5 Ways Companies Hurt Their Knowledge Management Departments
Many organizations are moving away from traditional methods of “managing” their knowledge and focusing more on ways to use knowledge for growing businesses in real-time. Crunched by a lack of resources, some of today’s leaders are slowly turning away from the KM sphere to the detriment of their company’s success. Here are the ways management hurt their knowledge management processes in more ways than one:
Investing in other channels at the expense of your knowledge library
We have been seeing a steady decline in blogs, books or community resources dedicated to knowledge management. As knowledge leaders strive to stay on top of the content game by embracing social media, reach and “freshness” of their content, when inaccurate information does emerge, it risks harming the knowledge management sphere as a whole.
Reducing staff overseeing knowledge management as a result of cost-cutting
Many knowledge management programs simply end up on the company’s chopping block if managers stop maintaining them. Similarly, if knowledgeable managers are laid off or transferred to other roles within the company, pains will be felt across the whole system. Insufficient revenue streams for maintaining knowledge systems are also a cause of concern.
Ignoring technology tools in the knowledge management industry
A number of knowledge managers simply refuse to update their tools, staying with the same process and methodologies for years. In addition, vendors may have trouble communicating or overstating certain features, leading managers to mistakenly believe the hype and see benefits that really aren’t there.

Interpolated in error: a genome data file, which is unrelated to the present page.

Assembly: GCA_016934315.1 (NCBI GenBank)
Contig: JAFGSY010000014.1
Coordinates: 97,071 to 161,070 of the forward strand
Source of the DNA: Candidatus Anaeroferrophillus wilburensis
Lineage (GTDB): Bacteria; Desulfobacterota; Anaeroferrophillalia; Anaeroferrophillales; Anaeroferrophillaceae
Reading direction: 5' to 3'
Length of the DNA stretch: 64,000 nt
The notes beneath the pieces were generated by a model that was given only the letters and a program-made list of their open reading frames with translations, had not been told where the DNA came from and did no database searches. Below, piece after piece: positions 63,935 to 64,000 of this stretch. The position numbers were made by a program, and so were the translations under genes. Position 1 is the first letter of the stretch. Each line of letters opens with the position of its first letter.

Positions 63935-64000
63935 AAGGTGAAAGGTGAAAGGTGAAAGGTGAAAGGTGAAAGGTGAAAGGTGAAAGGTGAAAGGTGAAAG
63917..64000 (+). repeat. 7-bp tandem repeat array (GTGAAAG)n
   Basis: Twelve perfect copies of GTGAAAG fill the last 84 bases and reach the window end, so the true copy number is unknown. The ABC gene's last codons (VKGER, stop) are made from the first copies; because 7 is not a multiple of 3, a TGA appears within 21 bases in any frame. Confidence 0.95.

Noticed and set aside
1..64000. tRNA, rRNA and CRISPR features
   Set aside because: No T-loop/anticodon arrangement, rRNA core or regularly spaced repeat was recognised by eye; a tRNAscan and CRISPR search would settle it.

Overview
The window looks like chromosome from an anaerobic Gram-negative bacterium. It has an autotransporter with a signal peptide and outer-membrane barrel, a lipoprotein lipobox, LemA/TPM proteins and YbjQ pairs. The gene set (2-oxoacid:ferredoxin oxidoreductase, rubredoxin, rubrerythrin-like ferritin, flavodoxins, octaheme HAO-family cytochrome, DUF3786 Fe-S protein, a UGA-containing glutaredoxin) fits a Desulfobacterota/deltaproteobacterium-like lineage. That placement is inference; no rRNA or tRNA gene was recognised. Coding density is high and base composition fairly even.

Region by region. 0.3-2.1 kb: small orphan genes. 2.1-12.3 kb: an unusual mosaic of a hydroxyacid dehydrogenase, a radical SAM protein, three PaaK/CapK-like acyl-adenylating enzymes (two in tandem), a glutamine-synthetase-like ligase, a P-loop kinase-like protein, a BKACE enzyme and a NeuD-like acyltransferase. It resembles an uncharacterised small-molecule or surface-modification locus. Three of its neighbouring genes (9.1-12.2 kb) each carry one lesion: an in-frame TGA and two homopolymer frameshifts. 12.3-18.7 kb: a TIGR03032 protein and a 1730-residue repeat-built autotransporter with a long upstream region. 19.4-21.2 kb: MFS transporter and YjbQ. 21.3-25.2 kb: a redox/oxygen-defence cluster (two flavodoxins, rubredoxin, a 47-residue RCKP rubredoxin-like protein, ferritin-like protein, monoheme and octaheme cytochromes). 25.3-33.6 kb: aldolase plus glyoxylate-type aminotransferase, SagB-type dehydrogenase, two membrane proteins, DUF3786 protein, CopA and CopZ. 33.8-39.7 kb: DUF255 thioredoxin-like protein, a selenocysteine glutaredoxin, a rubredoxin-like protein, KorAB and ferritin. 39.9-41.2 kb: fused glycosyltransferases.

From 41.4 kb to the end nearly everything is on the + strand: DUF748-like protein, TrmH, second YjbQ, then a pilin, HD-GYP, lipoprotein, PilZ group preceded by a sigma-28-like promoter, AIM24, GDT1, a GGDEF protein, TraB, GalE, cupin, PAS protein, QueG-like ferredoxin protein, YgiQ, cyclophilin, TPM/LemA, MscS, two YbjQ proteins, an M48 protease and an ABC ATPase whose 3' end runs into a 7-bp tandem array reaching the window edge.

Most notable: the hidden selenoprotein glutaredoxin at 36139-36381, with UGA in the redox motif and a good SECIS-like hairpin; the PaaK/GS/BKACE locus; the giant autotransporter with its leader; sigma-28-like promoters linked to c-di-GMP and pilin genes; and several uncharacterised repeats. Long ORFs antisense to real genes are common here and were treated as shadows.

Not keeping leaders on board the knowledge management system
Organizations don’t empower their leaders to the full benefits of the knowledge management system. As a result, leaders do not envision that particular system working to its best ability in benefitting the organization.
Failure to engage with team members and customers
Many companies are cutting themselves short by ignoring engagement pitfalls of their knowledge systems. As a result of missing links, the needs of various groups of people in your hierarchy are not being addressed. How you approach these needs must resonate with all participants of the knowledge system and be part of your improvement process.
Generating and categorizing information is necessary – and always will be. However, that’s not to say that aggregate information is knowledge. In other words, if a company collects a large amount of data using their CRM (customer relationship management) system which fails to provide the required results, then not only the process, but the data and even the CRM system itself may be a waste of precious company resources.